USA Triathlon offers several educational opportunities for coaches, race directors and officials. Select from the courses below.

In this webinar, Gale goes into detail on Sudden Cardiac Death – A Silent Killer. Topics Covered: Subtle warning signs for heart disease that mimic common training and racing symptoms experienced by endurance athletes Myths surrounding exercise and eating a "healthy diet"  Heart disease screening tests that you may not know about Gale Bernhardt Gale has instructed or coached athletes since 1974. She has a BS degree from Colorado State University, is certified as a Level I Coach by USA Cycling and a Level III Coach by USA Triathlon. These are the highest certifications available in both sports. She was among the first, small, group of Level III triathlon coaches certified. She served on the USA Triathlon National Coaching Committee from 2000 to 2006. She served as the committee chair-elect, immediately after joining the committee and went on to serve as the chairperson for five consecutive years. She served as one of only a select, few USA Triathlon World Cup coaches. Her success and experience lead her to being selected as a World Cup Coach for the International Triathlon Union (ITU) Sport Development squad. She has worked internationally for the ITU as a World Cup coach and presenting at coaching clinics and corporate team championships. Gale is active herself, participating in a wide range of sports. She is a 14-time Leadville 100 Mountain Bike finisher, earning the coveted 1,000-mile “big belt buckle.” She is also a finsher of the fabled Breck Epic mountain bike stage race where women were only 14% of the field and DNF rates were near 25%. Epic indeed. Read More

You can't win the race in the swim, but if you aren't in the front pack out of the water in an ITU race, you've already lost. Almost every one of our American Olympians over the past 20 years had an age-group swimming background, and a majority of them competed at the NCAA level. Beyond having a background in swimming, what else is required to consistently make the front pack at a continental cup, a world cup, and a world champ series event? How can you help your athletes in training to set themselves up for success on race day? What can an athlete do during the start, mid-race, and even during the run into T1 to make that front pack? I will give you my answers to these questions and more by drawing from my 10+ years of ITU race experience plus tips and tricks that I have developed from working with USAT development athletes. I also look forward to hearing questions and comments from the webinar participants to discuss issues that your athletes are having or success stories that you have been a part of. Sara McLarty Sara is the fastest swimmer in triathlon. She was a 15-time NCAA All-American swimmer at the University of Florida and collegiate triathlon national champion. After narrowly missing the 2004 Olympics in the 400-meter freestyle, she won a silver medal in that event and bronze in the 5K open water at the world championships. Sara is currently coaching triathletes in Clermont, Florida, at the National Training Center. Read More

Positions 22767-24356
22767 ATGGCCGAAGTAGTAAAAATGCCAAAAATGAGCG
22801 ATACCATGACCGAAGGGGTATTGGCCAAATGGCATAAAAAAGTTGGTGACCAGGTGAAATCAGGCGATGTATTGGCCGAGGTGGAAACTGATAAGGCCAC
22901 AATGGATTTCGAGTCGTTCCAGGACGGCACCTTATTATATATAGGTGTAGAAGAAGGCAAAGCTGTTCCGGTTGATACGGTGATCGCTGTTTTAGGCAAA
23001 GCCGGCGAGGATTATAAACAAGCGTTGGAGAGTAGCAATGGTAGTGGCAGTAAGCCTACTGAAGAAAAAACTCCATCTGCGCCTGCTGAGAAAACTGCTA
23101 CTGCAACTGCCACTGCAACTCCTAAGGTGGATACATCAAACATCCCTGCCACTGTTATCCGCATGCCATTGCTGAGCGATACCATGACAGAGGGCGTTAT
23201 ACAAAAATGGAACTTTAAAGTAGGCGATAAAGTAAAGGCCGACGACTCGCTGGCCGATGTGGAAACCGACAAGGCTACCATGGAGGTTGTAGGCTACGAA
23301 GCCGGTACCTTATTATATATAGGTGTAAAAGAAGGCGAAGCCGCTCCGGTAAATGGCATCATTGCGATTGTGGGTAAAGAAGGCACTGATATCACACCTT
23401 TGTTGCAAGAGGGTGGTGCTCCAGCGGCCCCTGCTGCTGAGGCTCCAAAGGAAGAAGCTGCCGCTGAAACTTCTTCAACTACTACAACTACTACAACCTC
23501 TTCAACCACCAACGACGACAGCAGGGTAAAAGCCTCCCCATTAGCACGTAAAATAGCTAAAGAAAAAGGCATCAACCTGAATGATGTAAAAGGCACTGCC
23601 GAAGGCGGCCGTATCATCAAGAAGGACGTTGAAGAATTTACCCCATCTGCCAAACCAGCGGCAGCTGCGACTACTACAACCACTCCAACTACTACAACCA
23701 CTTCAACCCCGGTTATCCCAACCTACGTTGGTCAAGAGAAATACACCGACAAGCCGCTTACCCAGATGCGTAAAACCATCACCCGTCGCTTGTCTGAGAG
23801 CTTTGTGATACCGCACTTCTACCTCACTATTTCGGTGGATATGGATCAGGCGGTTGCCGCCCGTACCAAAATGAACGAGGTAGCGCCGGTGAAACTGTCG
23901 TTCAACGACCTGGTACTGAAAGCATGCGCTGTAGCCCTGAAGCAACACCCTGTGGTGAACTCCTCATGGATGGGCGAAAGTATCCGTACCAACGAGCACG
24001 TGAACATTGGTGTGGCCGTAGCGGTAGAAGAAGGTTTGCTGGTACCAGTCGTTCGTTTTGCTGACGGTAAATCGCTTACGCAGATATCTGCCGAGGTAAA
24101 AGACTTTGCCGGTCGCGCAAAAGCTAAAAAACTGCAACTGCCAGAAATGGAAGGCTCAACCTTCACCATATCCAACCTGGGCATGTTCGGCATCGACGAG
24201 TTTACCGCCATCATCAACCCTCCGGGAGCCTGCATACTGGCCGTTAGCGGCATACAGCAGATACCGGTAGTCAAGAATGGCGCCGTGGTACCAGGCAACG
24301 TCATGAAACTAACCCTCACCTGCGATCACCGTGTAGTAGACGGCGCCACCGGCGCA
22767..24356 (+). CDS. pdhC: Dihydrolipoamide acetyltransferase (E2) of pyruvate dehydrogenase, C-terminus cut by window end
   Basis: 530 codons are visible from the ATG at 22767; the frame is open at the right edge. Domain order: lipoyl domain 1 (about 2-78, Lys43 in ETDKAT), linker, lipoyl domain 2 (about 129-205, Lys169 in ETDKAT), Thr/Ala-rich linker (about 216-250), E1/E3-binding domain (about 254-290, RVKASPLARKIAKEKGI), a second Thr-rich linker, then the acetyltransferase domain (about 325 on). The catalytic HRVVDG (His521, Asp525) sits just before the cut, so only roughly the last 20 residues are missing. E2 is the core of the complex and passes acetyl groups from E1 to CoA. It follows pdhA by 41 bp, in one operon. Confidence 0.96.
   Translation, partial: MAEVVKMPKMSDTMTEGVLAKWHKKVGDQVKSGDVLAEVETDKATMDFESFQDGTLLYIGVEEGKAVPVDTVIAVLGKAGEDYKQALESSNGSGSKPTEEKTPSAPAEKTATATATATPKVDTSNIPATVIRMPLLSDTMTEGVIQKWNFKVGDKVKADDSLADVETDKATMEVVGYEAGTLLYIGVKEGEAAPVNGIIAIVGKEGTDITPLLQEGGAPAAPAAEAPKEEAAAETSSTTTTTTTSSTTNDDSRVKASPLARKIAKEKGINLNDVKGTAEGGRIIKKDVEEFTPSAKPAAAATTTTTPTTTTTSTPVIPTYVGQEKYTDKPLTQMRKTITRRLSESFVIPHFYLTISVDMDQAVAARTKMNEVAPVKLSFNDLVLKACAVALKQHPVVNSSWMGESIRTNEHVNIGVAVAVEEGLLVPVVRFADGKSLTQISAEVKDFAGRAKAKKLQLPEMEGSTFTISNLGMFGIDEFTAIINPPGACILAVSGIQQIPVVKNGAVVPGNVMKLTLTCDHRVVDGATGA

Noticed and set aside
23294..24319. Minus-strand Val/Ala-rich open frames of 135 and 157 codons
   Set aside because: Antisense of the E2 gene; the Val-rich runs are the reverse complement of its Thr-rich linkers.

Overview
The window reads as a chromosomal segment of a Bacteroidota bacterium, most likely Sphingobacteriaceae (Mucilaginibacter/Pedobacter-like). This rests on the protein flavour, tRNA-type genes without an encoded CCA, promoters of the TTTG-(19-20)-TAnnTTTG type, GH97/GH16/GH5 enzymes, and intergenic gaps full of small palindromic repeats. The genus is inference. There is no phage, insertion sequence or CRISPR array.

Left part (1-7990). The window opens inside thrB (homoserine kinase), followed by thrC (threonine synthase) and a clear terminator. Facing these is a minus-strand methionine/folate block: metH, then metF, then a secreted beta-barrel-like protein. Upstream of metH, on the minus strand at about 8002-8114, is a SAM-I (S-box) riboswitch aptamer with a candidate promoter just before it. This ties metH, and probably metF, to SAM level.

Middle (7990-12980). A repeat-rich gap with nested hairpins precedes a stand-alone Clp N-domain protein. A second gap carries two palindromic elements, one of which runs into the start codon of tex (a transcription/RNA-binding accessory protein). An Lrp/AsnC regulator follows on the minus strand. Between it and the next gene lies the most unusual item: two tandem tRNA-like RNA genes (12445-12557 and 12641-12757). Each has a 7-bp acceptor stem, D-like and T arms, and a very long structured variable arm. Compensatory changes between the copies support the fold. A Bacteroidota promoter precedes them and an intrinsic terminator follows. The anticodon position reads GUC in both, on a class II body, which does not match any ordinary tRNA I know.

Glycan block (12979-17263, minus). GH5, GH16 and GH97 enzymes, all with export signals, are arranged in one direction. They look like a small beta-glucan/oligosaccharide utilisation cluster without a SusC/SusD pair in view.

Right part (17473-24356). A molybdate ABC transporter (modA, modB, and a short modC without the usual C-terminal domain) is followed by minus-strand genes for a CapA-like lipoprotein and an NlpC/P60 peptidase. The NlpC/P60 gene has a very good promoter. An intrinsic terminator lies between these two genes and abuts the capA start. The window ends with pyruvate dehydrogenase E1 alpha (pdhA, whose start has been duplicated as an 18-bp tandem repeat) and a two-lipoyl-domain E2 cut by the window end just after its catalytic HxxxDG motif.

What’s the best way to run? While often polarizing headlines read “everyone must land on their forefoot”, there is a lot more to efficient running form than a foot strike. In this webinar presentation, Jay Dicharry will use both scientific data and simple analogies to discuss what good running form is. Then, it’s on to the naked truth: There are things you can do outside of running that will improve your running economy. By the end of this presentation, you will understand: •What defines proper running form, and how it plays a role in injury and performance. •How to ensure that you are putting the best ingredients (your body!) into your running form. •The mobility requirements for proper running •How to optimize your strength training to ensure it directly transfers into better running. •How to optimize posture and effectively integrate it into your daily activities and training. Join Jay as he looks past the hype and shares the information you need to perform at your peak. Jay Dicharry, MPT, CSCS Jay is the Director of the SPEED Performance Clinic and the Motion Analysis Lab Coordinator at the University of Virginia. Originally from New Orleans, Jay completed the Masters of Physical Therapy degree at Louisiana State University Medical Center. He is a Board Certified Sports Clinical Specialist through the American Physical Therapy Association, is a Certified Strength and Conditioning Specialist, a certified coach through both the United States Track and Field Association and the United States Cycling Federation, and certified Golf Fitness Instructor through Titleist Performance Institute. Jay has a competitive history in swimming, triathlon, cycling, and running events on both the local and national level, and has coached athletes from local standouts to national medalists. Jay is a founding board member and presenter at the annual University of Virginia’s Running Medicine conference and has been published in numerous professional journals. He teaches both undergraduate students and Physical Medicine and Rehabilitation Residents at UVA, and lectures nationwide on running and cycling mechanics.  Jay’s research and treatment interests lie in the biomechanics and treatment of athletes and footwear. Go here to see a Running Times video with Jay from October 2010 that’s called “Fixing Broken Runners, Part II: The Comeback”. Jay is a Health and Physical Therapist Advisor to the Natural Running Center. Read More